Political writer James Forsyth has forewarned that the Treasury is investigating ways of raising money in light of the upcoming autumn budget and planning a possible increase to stamp duty on second homes.

Forsyth claimed: “This [increased stamp duty surcharge] would, so the thinking goes, raise money for the Exchequer and help keep house prices down.”

Osborne’s summer budget of 2015 hit landlords hard when restrictions were imposed on mortgage interest relief as well as a 3% increase imposed on stamp duty for the purchase of second homes. Some landlords have already sold properties; recent government statistics show that England lost 46,000 private rented homes between March 2016 and March 2017. Buy-to-let mortgages have experienced a decline of 17% since 2015.


“Tax attack”?

Former social security secretary, Lord Lilley, felt the solution to increased house prices was: “We just need to build more houses. We’ve let four million extra people into the country and we haven’t built enough houses for the people who are already here.”

John Redwood, former Conservative trade secretary labelled the potential increase to stamp duty as a “tax attack” on people wishing to purchase additional properties.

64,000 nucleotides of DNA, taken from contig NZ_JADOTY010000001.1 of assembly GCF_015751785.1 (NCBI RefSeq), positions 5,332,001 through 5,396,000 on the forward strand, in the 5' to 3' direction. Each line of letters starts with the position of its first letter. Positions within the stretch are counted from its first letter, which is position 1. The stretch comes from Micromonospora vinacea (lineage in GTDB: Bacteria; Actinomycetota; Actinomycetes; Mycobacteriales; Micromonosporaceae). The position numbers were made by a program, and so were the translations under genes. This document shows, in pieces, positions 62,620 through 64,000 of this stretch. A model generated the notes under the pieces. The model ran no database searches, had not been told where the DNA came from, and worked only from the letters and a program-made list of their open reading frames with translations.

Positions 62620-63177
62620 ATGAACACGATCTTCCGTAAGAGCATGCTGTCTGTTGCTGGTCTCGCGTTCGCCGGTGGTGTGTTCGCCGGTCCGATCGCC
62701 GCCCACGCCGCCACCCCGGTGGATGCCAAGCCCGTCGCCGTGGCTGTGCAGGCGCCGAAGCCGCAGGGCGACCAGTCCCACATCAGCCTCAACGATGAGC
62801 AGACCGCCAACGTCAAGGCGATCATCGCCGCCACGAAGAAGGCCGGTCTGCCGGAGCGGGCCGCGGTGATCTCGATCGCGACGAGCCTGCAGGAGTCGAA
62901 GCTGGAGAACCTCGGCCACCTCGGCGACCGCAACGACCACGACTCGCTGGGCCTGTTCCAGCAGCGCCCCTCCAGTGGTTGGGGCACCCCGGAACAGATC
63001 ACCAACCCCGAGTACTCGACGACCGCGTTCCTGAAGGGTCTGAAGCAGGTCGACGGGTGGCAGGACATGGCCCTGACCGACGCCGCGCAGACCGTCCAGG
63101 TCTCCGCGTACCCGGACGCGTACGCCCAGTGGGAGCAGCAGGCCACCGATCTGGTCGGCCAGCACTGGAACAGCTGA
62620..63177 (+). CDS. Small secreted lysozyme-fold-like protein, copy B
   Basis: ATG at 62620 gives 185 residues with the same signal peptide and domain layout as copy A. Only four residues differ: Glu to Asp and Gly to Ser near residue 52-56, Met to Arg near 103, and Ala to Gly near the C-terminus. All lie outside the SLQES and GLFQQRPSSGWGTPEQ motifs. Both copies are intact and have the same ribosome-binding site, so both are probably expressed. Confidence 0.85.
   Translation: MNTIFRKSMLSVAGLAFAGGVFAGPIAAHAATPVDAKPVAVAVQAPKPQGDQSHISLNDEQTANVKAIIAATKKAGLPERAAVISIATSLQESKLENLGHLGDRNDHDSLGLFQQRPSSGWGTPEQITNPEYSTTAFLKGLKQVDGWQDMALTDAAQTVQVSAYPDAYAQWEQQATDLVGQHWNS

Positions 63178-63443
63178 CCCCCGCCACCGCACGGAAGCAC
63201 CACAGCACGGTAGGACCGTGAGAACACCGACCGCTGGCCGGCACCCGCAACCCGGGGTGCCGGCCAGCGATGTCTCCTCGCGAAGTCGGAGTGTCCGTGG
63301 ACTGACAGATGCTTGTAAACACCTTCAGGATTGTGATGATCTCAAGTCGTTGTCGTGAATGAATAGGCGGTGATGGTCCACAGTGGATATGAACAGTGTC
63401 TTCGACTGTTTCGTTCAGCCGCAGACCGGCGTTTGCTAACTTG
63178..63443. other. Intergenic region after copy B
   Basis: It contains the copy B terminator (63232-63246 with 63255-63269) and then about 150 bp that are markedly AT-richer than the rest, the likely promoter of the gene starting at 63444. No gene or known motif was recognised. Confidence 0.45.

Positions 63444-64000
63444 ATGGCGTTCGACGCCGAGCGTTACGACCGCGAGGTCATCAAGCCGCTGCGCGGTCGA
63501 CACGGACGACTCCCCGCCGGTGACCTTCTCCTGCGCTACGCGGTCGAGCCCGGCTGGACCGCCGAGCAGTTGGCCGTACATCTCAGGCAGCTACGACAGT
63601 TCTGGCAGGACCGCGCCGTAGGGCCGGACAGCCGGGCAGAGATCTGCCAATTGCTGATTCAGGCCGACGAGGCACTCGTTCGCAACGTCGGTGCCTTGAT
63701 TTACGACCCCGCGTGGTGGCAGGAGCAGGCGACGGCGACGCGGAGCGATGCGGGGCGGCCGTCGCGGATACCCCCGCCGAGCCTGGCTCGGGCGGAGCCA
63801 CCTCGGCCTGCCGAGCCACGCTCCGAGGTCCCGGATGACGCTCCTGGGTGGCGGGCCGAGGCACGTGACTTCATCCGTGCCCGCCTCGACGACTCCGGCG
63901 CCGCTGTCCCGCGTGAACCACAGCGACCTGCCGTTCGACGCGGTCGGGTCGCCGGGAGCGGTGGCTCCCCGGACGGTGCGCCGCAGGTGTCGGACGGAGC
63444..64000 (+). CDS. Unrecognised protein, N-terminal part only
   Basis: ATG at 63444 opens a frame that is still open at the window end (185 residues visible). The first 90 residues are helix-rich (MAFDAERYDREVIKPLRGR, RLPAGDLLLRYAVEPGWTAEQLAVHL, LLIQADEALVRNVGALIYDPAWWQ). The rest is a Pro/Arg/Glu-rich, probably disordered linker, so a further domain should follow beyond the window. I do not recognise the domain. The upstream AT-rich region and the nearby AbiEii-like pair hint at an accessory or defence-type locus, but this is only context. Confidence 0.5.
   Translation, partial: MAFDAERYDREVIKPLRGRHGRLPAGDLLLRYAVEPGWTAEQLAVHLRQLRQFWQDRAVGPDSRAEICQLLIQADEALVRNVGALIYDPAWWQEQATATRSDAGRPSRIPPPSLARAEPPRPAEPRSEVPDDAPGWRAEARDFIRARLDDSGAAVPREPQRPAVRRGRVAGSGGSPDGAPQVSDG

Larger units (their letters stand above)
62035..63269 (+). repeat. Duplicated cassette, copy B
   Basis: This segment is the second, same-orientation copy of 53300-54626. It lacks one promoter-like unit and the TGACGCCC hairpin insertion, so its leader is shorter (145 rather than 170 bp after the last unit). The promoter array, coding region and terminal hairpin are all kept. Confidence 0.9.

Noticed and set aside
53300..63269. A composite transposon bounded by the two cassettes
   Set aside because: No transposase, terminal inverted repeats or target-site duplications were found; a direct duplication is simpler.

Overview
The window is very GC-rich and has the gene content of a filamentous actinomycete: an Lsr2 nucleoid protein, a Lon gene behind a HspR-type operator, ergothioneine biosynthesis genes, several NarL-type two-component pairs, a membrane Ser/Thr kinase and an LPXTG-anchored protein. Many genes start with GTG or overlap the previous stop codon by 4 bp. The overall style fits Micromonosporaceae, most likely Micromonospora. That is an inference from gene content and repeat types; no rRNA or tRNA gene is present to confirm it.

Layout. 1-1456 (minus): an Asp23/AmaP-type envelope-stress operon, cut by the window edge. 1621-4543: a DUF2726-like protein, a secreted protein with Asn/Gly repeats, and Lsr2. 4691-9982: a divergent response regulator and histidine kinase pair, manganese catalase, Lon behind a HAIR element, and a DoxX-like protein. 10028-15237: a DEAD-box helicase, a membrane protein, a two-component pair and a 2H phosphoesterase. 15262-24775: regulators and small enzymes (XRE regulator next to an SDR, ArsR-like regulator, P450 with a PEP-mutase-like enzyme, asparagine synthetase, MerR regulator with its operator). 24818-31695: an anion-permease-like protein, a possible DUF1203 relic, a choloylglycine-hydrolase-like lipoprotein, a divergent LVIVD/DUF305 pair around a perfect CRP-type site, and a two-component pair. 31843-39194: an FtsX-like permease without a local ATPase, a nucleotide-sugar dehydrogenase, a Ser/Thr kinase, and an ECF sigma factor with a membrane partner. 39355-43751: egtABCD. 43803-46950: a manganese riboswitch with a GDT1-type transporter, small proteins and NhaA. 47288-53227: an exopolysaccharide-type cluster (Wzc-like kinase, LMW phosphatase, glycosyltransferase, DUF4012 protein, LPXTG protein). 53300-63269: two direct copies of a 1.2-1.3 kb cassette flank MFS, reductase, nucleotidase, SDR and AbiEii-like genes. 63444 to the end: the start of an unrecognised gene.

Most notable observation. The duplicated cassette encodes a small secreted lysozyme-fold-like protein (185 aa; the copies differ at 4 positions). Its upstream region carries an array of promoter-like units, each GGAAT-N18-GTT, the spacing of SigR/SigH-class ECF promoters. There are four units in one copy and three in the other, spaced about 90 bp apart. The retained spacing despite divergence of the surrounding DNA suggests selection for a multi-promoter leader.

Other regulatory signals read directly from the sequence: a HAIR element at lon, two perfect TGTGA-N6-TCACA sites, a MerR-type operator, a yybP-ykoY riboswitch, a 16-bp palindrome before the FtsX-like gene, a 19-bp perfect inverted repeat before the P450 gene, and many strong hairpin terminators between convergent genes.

However, Liz Syms, Chief Executive of Connect for Intermediaries spoke out in response to the rumours of a stamp duty increase: “I haven’t heard any whispers regarding a hike to buy-to-let stamp duty levy.”

Business as usual

She further added: “Buy-to-let has taken a hammering since new tax rules and the levy first came into play. However, for those professional landlords that have stayed in the market it is pretty much business as usual now. Extra costs are factored in and they understand that, as much as the government wants to cool the market, it is in fact vital for those unable to get onto the property ladder.”


“Nonetheless, if the levy is increased it could tip the balance for some landlords who, quite rightly, feel they are being badly harassed by the government. When house deposits are so difficult to raise, rental properties are always needed. So perhaps, it’s time the housing crisis was tackled from a different angle, rather than penalising one particular sector of the market.”

“It’s starting to look like another tax grab”

Managing Director of Buy-to-Let Club, Ying Tan, commented: “Just as we thought the buy-to-let sector was to be given some respite, we’re now hearing that the Treasury may be about to kick it whilst it’s down and fighting to get back up. This will not fix the housing market, and this will not help first time buyers get on the property ladder.

“This will, however, raise more tax revenue and yes, it’s starting to look like just a tax grab. I have no doubt that the landlord will evolve and adjust as they have done countless times before, but I would be delighted to welcome anyone from the government to our offices in Camberley to give them some insight into how to fix the housing market. Increasing stamp duty further will certainly not be on the agenda.”